Books, History Class, Uncategorized, World War 2


File:Nurse in Hospital Linen Closet, Pepperell Manufacturing Company (11179260584).jpg
Photo courtesy of DeGolyer Library, Southern Methodist University via Wikimedia commons

In the post-Depression United States, nursing wasn’t considered a particularly “nice” job for young, unmarried women. Still, in an uncertain world where jobs were scarce and educational opportunities limited, a nursing career offered a certain amount of security.

With the onset of the Second World War, “secure” became a less apt word for a nurse’s life. After the Japanese invasion of the Philippines, the U.S. nurses stationed there struggled to care for troops. When surrender became inevitable, some were evacuated. Others continued their duties as prisoners of war.

On the home front, the US Army Nurse Corps began recruiting. Nurses had to decide whether they would continue to serve at home or take the risk and sign up to serve abroad.

Women like Ruth G. Haskell chose the later, though with mixed emotions. In her book, Helmets and Lipstick, she shares her reaction to receiving THE phone call.

“Foreign Service! I had volunteered about a month before, but now that the orders were actually here, I found I was a little panicky about the whole thing. It was a thing we all talked about but thought of as being in the dim, dark future.” (Haskell 9)

Helmets and Lipstick records Ruth Haskell’s experiences as an Army Nurse from that first phone call to her return home.

First published in 1944, not only is Helmets and Lipstick a fascinating and often poignant first-hand glimpse into the work of nurses during WWII, it also gives an amusing look at army life from an outsider coming in.

Haskell shares how, after finding their way to the correct army base (which took some doing) she and her travelling companions had to make it through the inoculation assembly line, figure out what a mess kit and bedroll were, and then receive their very own helmets.

“As we entered the room, a smart-looking corporal planked a helmet down on my already aching head, grinned, and swung me around to the mirror. Ye gods, I knew I wasn’t anything to look at, but the face I saw reflected there was enough to scare children.” (Haskell, pg 21)

She guides readers across the Atlantic, through the fun of socializing on-ship, the discomfort of seasickness, and the tension of watching escort ships fire on enemy submarines.

Upon reaching the U.K., Haskell got her first taste of the physical training she and her fellow nurses would be expected to do during their stay.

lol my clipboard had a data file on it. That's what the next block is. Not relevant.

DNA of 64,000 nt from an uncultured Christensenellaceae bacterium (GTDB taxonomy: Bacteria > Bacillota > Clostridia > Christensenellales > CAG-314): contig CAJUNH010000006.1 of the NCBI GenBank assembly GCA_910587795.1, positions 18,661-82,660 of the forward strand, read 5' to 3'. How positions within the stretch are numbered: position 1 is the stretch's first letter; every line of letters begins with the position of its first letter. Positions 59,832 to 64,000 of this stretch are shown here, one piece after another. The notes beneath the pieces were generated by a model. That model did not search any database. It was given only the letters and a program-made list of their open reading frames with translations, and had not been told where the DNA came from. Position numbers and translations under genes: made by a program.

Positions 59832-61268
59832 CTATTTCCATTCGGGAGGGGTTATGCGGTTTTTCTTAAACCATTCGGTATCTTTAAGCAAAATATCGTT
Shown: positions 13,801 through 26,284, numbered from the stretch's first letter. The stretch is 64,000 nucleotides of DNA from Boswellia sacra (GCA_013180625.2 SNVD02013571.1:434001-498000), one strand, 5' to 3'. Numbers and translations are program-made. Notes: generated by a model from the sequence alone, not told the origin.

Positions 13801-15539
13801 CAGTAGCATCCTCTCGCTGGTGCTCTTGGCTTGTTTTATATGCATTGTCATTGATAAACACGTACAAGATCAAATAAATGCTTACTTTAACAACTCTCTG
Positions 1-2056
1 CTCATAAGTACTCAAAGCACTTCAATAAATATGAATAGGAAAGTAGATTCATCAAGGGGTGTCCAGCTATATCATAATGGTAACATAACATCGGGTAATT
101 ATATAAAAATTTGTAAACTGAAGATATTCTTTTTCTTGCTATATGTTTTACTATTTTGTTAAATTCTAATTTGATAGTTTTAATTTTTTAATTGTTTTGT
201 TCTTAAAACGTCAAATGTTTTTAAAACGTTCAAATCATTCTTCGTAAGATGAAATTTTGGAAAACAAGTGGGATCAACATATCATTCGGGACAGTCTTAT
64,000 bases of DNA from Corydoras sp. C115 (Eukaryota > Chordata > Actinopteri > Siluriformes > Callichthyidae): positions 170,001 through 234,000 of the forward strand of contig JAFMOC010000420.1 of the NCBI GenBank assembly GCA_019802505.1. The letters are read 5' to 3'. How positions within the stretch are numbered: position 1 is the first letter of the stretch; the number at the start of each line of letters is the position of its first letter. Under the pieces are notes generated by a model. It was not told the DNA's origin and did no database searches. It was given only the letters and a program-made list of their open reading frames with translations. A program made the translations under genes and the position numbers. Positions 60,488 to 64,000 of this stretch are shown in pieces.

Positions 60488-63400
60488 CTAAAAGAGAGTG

“We glanced around, and it was really laughable to see the various girls rubbing aching muscles here and there, with weird expressions on their faces. Some of us had used muscles in that last twenty minutes that we hadn’t even thought of since we so painstakingly learned about them in training days.” (Haskell, pg 59)

Physical fitness would serve them well, however. Haskell’s group of nurses was slated to go over with U.S. troops in Operation Torch, the invasion of North Africa. They would be some of the very first American women sent into a combat zone.

Sailing through the Strait of Gibraltar, Haskell and the troops she would be caring for landed near Oran- or they meant to. Like many of the landing craft of the day, which had limited navigation abilities, theirs ended up off course.

Her impressions of the landing are memorable.

“There was the rasp of metal against metal, the back of the barge was dropped, and the enlisted men stepped off into the water.

I gasped as the first man almost entirely disappeared- the ocean coming up to his armpits. Then one of the taller boys stepped off and turned around.

“Let me have your hand, Lieutenant Haskell,” he said. “Maybe I can help a little!” 

I took one look at the swirling sea and reached for him, stepping off the barge at the same time. I shuddered as the ice cold water began seeping through my heavy clothing.


As I reached the sand, the weight of my pack became apparent and my poor old back began aching. I staggered over a stretch of beach and dropped down under the steps of a cottage about a hundred yards away. It was then that I heard for the first time the ping of a sniper’s rifle which, on this occasion, kicked up a chunk of sand on the path along with I had trodden.” (Haskell 99-100)